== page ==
Why Design Thinking helps Operating Model work

I have been reading Jeane Lidtka’s book “Designing for Growth” and wanted to share some of her insights.   I also did Jeane’s on-line course – a Darden course with Coursera – which I highly recommend (well, I did not complete it .. but got a lot of value from it).

The trigger for work on operating models often comes from finance … the numbers are not good enough … or from lean analysis … there is waste in the processes … or from customers … they are complaining.   The mind set that these starting points create is a “fix it” mind set rather than a possibilities mind set.   The work starts out as a problem solving project rather than a opportunity exploration project.

This framing of operating model work is often reinforced by the tools that are used: value chain mapping, capability maps, process maps, organisation charts, etc.   These encourage an analytical orientation rather than a creative orientation.

Design thinking helps add an opportunity and creative orientation.   Here is how I think it does this.

  1. Design thinking starts with a search for deep understanding and inspiration. Instead of a value chain analysis, a designer would talk to customers and talk to employees and try to understand both the challenge and the opportunity at an emotional level as well as a financial or performance level.   Of course value chain mapping is useful, but it is more useful if accompanied by deep understanding.
  2. Designers collect anecdotes and stories and construct profiles of individuals more than they collect averages and aggregates or fill out spread sheets. They like to meet people, touch things, visit places rather than read reports.   Averages have their place but so do anecdotes.
  3. Designers are comfortable with prototypes and experiments.   They don’t need a business case to try something. They expect failure, knowing they will learn something that will help them later on.
  4. Designers are reaching for beauty as well as efficiency and effectiveness. They want to create something that touches the people who are part of it.  As Jeane’s design process points out, solutions should “wow” as well as “work”.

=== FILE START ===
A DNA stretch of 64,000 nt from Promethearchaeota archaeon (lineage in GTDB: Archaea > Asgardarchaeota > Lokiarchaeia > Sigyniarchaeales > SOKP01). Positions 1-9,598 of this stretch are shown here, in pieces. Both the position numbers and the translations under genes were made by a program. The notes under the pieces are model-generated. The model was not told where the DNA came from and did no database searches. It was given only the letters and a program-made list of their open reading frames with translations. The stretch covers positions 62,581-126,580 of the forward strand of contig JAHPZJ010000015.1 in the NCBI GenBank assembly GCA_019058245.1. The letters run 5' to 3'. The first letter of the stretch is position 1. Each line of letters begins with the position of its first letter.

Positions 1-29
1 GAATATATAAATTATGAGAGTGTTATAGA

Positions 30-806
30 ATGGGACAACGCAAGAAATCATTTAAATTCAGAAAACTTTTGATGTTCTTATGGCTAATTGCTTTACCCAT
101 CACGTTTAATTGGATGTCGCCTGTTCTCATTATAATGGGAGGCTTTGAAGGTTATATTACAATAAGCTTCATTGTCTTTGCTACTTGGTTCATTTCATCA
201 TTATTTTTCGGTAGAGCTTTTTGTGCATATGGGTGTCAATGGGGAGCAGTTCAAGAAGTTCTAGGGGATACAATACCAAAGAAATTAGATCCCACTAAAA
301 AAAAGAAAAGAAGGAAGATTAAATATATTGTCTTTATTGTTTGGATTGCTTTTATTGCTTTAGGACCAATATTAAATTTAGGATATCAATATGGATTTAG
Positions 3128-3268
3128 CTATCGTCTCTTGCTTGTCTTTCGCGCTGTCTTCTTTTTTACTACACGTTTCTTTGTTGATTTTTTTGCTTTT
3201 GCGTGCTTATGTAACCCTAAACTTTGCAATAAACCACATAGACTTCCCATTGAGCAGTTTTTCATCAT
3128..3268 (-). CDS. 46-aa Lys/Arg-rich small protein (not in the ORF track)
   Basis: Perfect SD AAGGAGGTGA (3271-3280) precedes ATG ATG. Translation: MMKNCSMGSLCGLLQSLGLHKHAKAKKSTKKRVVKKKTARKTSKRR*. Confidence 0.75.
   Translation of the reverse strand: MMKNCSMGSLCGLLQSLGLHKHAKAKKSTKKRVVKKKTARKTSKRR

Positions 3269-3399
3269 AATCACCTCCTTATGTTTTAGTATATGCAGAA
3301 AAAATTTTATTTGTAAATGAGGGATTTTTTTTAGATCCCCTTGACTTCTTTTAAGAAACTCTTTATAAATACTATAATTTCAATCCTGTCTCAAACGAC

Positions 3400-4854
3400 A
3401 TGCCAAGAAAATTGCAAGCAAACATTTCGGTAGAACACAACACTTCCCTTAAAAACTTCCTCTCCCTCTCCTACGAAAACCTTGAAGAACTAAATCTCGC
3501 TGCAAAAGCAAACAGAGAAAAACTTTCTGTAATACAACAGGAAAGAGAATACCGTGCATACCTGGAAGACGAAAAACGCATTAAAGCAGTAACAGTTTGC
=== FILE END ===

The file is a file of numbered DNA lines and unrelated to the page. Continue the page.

5. Designers embrace uncertainty and insufficient information.   They look within themselves to fill the gaps in their knowledge: the unknown, unknowns.
  6. Designers do stuff more than they talk about stuff: they like to start on solutions early in the process.  They prefer prototypes to meetings.
  7. Designers like to visualize and to use visualisation as an aid to their thinking. This is not spread sheet visualisation. It is about “thinking with the hand as much as the mind”. It is about drawing something and sticking it on the wall.

My daughter is studying photography. I noted that her work book is as full of projects that did not work out as it is full of successful shoots.   The lessons she is learning from the failed projects are just as useful as those from the successful ones.   The mind set of ‘analyse the situation until you know what the right answer is’ is absent. She is encouraged to be inspired, to try things and to learn.

Of course, when we are doing operating model design work, we can’t experiment without concern about the cost, and we do have to come up with a solution that works.   But we are more likely to do this, if we approach the work as a design challenge as well as an engineering one.


About Andrew Campbell

Ashridge Executive Education Focus on strategy and organisation Almost retired!
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